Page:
Sterretje - THank yo ufor your comments. Do keep on coming back to the blog. We'd love to hear more about Dutch recipes.
    Magic Cochin - Do try them. You won't be disappointed. So long as you know that they won't taste as sweet as bananas!
    The BoyDoneFood - Deep frying most things tastes great...It is an excuse to borrow my neighbours deep pan fryer again.
    Gretchen Noelle
    We are coming over to visit your blog right now. What a care package!!
    Nupur - I love living in the city for that reason. There is always something different to experience.
    Mrs W - Thanks for your comments. I will try them with a little brown sugar as a side dish with some meat and see what Freddie and Alex think of it.

    Meg W -
    I liked the quote too. I do also miss being in the countryside. But as I said - you have to find the strengths in the place you live and enjoy them.

    Caroline - Thank you for all of these suggestions. The jiborito is one I will look forward to trying out. Also Tostones - There is so much here for us to enjoy. Many thanks!
    Jackie - reading y9our comment and then Carolines was so useful - thank you for taking the time to explain the recipe. We appreciate it.

    Lydia - As I said earlier to The boy Done Food - most things taste good when fried - it is a sad fact...










    Bellini Valli - Yes cooking it twice seems to be a good tip.
    Schmoof - I will be visiting Mr Jerks at the earliest opportunity!
    Joanna
    Do try - If Freddie can....

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  19. Tina M9:17 PM

    In South India, we batter and fry ripe plantains. The batter is made of all-purpose flour, water, a pinch of salt and i add poppy seeds as well. Then i dip long 1" slices of ripe plantain and deep fry them. It's soo yummy :) We used to eat them with our afternoon tea. TRy it, you won't be disappointed. We called it ethakka appam or payam pori.

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  20. In my Haitian household we make lots of things with Plantains. We fry them (just like Tostones), make pudding out of the green ones as well. If Freddy likes bananas, coconut, and green plantains then he will like this pudding. A lot of the time, it is given to babies to eat without the extra sugar added. This dish is called Llabouyi (translated - plantain puree)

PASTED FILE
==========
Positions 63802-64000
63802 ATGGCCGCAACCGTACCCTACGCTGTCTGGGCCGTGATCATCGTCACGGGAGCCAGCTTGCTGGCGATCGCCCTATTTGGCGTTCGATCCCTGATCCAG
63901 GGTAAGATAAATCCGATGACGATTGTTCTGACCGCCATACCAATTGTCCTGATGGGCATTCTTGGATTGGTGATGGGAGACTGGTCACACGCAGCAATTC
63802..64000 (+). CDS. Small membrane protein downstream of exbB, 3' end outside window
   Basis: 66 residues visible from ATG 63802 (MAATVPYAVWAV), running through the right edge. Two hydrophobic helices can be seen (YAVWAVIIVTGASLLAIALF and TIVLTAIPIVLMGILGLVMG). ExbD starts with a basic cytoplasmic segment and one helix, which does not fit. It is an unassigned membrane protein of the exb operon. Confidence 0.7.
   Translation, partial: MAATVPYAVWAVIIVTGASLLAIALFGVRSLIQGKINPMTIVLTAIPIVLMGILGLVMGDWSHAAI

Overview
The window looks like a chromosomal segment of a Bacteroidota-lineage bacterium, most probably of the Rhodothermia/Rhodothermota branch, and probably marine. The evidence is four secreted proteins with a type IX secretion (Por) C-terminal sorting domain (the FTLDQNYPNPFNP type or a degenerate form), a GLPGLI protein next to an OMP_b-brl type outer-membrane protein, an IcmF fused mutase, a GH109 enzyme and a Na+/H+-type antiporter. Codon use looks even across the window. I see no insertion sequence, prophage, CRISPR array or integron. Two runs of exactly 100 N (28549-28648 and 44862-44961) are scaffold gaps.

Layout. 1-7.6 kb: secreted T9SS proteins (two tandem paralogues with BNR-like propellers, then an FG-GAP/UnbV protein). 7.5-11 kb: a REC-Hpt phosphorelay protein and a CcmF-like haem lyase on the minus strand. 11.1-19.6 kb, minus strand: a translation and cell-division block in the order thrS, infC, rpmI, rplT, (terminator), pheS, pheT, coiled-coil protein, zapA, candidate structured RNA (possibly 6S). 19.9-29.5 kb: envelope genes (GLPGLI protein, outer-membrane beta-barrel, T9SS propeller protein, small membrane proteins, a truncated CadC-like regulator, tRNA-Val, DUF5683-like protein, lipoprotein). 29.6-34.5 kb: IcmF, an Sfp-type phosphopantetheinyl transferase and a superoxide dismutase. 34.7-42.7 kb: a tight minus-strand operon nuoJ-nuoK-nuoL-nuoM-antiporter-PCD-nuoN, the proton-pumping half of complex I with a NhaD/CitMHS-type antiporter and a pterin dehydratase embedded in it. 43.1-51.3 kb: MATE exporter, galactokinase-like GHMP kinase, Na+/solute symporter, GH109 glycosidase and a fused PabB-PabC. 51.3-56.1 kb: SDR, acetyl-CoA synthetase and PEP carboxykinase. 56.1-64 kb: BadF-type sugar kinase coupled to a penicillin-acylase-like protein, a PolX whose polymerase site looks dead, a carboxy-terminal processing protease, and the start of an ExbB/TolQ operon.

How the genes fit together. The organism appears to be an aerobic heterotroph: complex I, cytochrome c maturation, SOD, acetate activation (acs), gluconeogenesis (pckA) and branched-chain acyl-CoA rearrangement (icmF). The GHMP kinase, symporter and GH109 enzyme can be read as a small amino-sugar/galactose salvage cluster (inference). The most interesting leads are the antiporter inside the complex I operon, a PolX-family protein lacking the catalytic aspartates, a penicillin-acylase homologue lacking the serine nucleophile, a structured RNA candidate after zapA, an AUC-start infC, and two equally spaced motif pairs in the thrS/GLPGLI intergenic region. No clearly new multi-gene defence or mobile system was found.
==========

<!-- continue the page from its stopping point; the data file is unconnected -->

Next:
1 green plantain
    1 ripe banana
    1 (12 oz) can evaporated milk or you can use 1 cup regular milk (you can even substitute with soy or rice milk as well - I use rice milk because my daughter is highly allergic to milk)
    1 (12 or 14 oz) can coconut milk
    1/4 tsp vanilla extract
    3 cinnamon sticks
    2 whole anise stars - if you don't have anise stars you can just leave them out -- but, you should be able to find them at any grocery store
    pinch of grated nutmeg
    1/4 cup white sugar and a 1/4 cup brown sugar (or you can use one or the other)
    1/2 tsp grated lime rind, or 1/2 inch whole lime rind

    Directions
    Peel the plantain. Cut into 1/2 inch slices. In a blender, puree plantain pieces, add 2 cups water, and ripe banana.
    Or gate the plantain, mash the banana and mix both with 2 cups water to get a puree. In a saucepan, add plantain puree and bring to a boil on low medium heat.
    Add evaporated milk, coconut milk, vanilla extract, anise stars, nutmeg, sugar, and lime rind.
    Cook for 15 to 20 minutes stirring occasionally so that it does not stick to the bottom of the pot. Consistency should be like oatmeal.

    Another recipe would be Fried Bananas (Beyen)

    Fried Bananas Beyen
    Ingredients
    3 Very ripe plantains (the skins will have to be very brown or black because the plantain needs to be very soft)
    1 tbsp flour
    1/2 tsp cinnamon powder
    1/2 tsp vanilla extract
    1 tbsp sugar
    1/8 tsp baking soda
    sugar for topping (optional)

    Directions:
    Mix bananas, flour, sugar, vanilla and cinnamon in medium size bowl.
    Place spoonful of batter in very hot oil and fry until golden brown. Sprinkle sugar.

    these are my kids favorites and my son doesn't like plantains cooked any other way but these.

    I hope you enjoy them -- post it after you've tried them.

    Rose H